Following my own advice…
Why did I handle it that way? Because I followed my own advice. I didn’t take it personally and asked myself the simple question, “What do I know about him that would explain his behavior that has nothing to do with me?”
He was immersed in an activity he was thoroughly enjoying; not only was he not thinking about me or my panic, it would never occur to him I would get panicked in a darn greenhouse. He knows I don’t do big box stores very well, but in a large covered outdoor surrounded by beautiful greenery? He wouldn’t have given it a thought.
It’s amazing how in small situations like this, things can escalate and huge fights can take place.
I know. I’ve had them.
It takes remembering and practicing…
So, next time you feel yourself getting irritated, you can practice. Let’s say you’ve asked your partner to call you when he reaches his destination. And it’s two hours past the time he’s supposed to get there. You start to feel abandoned, begin to doubt your importance to them, and mentally begin to compose a scathing text to them.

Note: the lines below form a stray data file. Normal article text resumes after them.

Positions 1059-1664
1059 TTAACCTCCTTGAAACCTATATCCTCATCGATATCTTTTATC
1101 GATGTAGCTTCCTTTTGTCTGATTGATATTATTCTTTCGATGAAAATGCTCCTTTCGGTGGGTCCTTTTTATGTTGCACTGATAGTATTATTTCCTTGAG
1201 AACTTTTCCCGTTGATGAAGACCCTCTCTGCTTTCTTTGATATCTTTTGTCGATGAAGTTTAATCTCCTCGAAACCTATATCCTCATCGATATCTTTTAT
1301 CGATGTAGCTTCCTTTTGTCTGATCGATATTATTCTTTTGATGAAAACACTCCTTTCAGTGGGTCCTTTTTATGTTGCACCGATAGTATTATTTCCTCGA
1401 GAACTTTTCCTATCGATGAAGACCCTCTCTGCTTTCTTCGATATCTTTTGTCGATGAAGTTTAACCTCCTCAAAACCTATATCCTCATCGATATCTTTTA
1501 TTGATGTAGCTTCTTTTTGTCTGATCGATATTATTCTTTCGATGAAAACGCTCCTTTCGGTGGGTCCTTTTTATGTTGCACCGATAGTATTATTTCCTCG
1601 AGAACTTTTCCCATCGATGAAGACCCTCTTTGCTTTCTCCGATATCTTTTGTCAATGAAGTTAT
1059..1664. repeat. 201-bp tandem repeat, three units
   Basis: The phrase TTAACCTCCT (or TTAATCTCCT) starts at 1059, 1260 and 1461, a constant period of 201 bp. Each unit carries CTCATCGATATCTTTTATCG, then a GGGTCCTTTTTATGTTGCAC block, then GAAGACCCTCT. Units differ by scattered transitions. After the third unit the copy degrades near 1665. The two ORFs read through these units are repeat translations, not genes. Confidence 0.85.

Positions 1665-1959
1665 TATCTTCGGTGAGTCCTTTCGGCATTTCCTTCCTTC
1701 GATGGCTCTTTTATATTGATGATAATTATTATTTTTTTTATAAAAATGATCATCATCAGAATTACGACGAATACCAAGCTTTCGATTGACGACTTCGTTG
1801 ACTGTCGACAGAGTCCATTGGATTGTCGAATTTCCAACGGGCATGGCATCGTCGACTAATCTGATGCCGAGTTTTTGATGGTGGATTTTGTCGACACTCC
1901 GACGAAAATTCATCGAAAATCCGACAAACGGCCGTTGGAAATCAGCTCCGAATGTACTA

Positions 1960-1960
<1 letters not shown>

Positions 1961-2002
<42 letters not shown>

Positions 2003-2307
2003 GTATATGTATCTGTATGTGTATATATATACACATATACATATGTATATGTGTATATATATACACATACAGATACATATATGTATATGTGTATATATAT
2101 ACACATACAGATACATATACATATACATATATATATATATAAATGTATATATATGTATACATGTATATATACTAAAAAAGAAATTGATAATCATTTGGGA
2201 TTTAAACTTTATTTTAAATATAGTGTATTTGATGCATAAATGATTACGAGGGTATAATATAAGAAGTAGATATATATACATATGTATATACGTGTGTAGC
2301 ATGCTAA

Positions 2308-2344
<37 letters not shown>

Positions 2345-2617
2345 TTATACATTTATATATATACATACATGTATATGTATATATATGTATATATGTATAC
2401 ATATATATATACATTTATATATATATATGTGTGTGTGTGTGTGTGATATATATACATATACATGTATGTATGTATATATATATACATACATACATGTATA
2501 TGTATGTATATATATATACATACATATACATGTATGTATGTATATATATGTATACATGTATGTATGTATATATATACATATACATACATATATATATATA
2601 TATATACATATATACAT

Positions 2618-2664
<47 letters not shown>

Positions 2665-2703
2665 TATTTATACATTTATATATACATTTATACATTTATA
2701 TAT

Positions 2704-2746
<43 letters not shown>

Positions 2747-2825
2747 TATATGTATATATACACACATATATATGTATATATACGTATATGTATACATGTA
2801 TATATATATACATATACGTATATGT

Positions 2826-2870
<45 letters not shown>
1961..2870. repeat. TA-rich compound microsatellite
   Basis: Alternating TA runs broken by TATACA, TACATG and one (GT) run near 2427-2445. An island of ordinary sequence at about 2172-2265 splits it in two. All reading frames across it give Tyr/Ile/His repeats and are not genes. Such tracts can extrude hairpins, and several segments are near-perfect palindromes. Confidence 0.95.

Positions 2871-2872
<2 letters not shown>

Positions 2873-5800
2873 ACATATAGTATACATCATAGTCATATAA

Stop and ask yourself the question, “What do I know about my partner that would explain her/his behavior that has nothing to do with me?”
“Well, he’s forgetful. He forgets to charge his cell phone, and it’s probably dead. Or he gets really involved in whatever is going on around him. You are always the one who remembers to call, and have had to remind him to make calls. He’ll remember when he is going to bed.”
Anything but taking it personally.
Or the next time your partner overdraws her checking account. Instead of immediately saying that she’s doing that to piss you off, that she has no respect for how hard you work and is being selfish, stop. Ask the question. Remember that she grew up in a home where she was not taught anything about finances and that she’s said more than once that she struggles with money and needs help. (Probably not from you, by the way, but a more objective teacher.)
You don’t wake up and hope you can make your partner miserable…
Most of us want to get along and have the best assumed of us, to be given the benefit of the doubt. Offer the same to your partner. It’s an easy question to ask yourself, so give it a try.
It might just make a world of difference.
Written By Dr. Margaret Rutherford Originally Appeared In Dr. Margaret Rutherford
This one simple question has the power to help you stop fighting with your partner, by giving you a different perspective. So, the next time you feel yourself getting upset because of something your partner did, ask yourself this question and see how it feels.